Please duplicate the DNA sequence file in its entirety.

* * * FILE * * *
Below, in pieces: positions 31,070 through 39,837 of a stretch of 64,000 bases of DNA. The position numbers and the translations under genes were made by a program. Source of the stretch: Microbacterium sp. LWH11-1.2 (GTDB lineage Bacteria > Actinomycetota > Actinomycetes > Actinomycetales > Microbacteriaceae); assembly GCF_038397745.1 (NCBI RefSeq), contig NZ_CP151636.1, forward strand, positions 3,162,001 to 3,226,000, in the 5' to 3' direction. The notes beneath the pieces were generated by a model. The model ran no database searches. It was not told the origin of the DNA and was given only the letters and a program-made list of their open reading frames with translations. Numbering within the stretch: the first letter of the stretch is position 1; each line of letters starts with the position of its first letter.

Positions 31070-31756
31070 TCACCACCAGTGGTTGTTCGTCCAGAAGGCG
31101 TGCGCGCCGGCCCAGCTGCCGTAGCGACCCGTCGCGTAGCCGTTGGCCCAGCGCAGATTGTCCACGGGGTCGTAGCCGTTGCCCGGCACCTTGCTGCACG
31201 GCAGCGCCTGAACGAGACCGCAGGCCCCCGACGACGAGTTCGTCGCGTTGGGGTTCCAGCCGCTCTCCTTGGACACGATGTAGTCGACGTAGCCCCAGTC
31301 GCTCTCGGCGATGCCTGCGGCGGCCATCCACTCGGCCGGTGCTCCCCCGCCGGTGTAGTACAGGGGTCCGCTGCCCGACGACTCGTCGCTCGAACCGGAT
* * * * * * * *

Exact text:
Below, in pieces: positions 31,070 through 39,837 of a stretch of 64,000 bases of DNA. The position numbers and the translations under genes were made by a program. Source of the stretch: Microbacterium sp. LWH11-1.2 (GTDB lineage Bacteria > Actinomycetota > Actinomycetes > Actinomycetales > Microbacteriaceae); assembly GCF_038397745.1 (NCBI RefSeq), contig NZ_CP151636.1, forward strand, positions 3,162,001 to 3,226,000, in the 5' to 3' direction. The notes beneath the pieces were generated by a model. The model ran no database searches. It was not told the origin of the DNA and was given only the letters and a program-made list of their open reading frames with translations. Numbering within the stretch: the first letter of the stretch is position 1; each line of letters starts with the position of its first letter.

Positions 31070-31756
31070 TCACCACCAGTGGTTGTTCGTCCAGAAGGCG
31101 TGCGCGCCGGCCCAGCTGCCGTAGCGACCCGTCGCGTAGCCGTTGGCCCAGCGCAGATTGTCCACGGGGTCGTAGCCGTTGCCCGGCACCTTGCTGCACG
31201 GCAGCGCCTGAACGAGACCGCAGGCCCCCGACGACGAGTTCGTCGCGTTGGGGTTCCAGCCGCTCTCCTTGGACACGATGTAGTCGACGTAGCCCCAGTC
31301 GCTCTCGGCGATGCCTGCGGCGGCCATCCACTCGGCCGGTGCTCCCCCGCCGGTGTAGTACAGGGGTCCGCTGCCCGACGACTCGTCGCTCGAACCGGAT